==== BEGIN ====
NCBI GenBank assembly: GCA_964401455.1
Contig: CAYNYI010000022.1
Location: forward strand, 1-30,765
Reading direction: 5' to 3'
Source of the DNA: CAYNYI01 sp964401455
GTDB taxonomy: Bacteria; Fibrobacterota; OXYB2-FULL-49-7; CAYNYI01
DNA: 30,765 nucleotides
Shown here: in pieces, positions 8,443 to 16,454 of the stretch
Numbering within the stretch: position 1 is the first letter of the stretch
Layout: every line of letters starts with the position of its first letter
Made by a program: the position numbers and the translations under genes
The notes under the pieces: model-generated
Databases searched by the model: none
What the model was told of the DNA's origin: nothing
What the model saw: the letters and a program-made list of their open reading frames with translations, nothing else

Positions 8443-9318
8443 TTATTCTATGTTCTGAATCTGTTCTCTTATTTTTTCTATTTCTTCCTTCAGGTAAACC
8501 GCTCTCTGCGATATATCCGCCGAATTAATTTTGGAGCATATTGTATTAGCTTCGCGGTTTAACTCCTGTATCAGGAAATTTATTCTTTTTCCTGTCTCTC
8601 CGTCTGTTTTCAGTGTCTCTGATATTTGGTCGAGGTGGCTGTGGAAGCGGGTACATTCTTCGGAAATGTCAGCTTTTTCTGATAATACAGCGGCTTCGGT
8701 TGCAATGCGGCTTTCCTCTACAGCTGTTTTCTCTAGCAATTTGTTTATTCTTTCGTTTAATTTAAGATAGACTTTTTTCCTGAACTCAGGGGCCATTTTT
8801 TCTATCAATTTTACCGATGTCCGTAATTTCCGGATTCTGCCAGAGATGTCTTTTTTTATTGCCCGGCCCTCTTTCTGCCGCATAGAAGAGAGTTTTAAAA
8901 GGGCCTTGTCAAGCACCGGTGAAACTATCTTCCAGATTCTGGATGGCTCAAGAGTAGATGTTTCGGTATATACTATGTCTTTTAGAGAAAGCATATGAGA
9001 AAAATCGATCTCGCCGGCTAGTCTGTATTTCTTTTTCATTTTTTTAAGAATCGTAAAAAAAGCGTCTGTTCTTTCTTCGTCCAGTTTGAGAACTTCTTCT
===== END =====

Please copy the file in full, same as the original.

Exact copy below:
NCBI GenBank assembly: GCA_964401455.1
Contig: CAYNYI010000022.1
Location: forward strand, 1-30,765
Reading direction: 5' to 3'
Source of the DNA: CAYNYI01 sp964401455
GTDB taxonomy: Bacteria; Fibrobacterota; OXYB2-FULL-49-7; CAYNYI01
DNA: 30,765 nucleotides
Shown here: in pieces, positions 8,443 to 16,454 of the stretch
Numbering within the stretch: position 1 is the first letter of the stretch
Layout: every line of letters starts with the position of its first letter
Made by a program: the position numbers and the translations under genes
The notes under the pieces: model-generated
Databases searched by the model: none
What the model was told of the DNA's origin: nothing
What the model saw: the letters and a program-made list of their open reading frames with translations, nothing else

Positions 8443-9318
8443 TTATTCTATGTTCTGAATCTGTTCTCTTATTTTTTCTATTTCTTCCTTCAGGTAAACC
8501 GCTCTCTGCGATATATCCGCCGAATTAATTTTGGAGCATATTGTATTAGCTTCGCGGTTTAACTCCTGTATCAGGAAATTTATTCTTTTTCCTGTCTCTC
8601 CGTCTGTTTTCAGTGTCTCTGATATTTGGTCGAGGTGGCTGTGGAAGCGGGTACATTCTTCGGAAATGTCAGCTTTTTCTGATAATACAGCGGCTTCGGT
8701 TGCAATGCGGCTTTCCTCTACAGCTGTTTTCTCTAGCAATTTGTTTATTCTTTCGTTTAATTTAAGATAGACTTTTTTCCTGAACTCAGGGGCCATTTTT
8801 TCTATCAATTTTACCGATGTCCGTAATTTCCGGATTCTGCCAGAGATGTCTTTTTTTATTGCCCGGCCCTCTTTCTGCCGCATAGAAGAGAGTTTTAAAA
8901 GGGCCTTGTCAAGCACCGGTGAAACTATCTTCCAGATTCTGGATGGCTCAAGAGTAGATGTTTCGGTATATACTATGTCTTTTAGAGAAAGCATATGAGA
9001 AAAATCGATCTCGCCGGCTAGTCTGTATTTCTTTTTCATTTTTTTAAGAATCGTAAAAAAAGCGTCTGTTCTTTCTTCGTCCAGTTTGAGAACTTCTTCT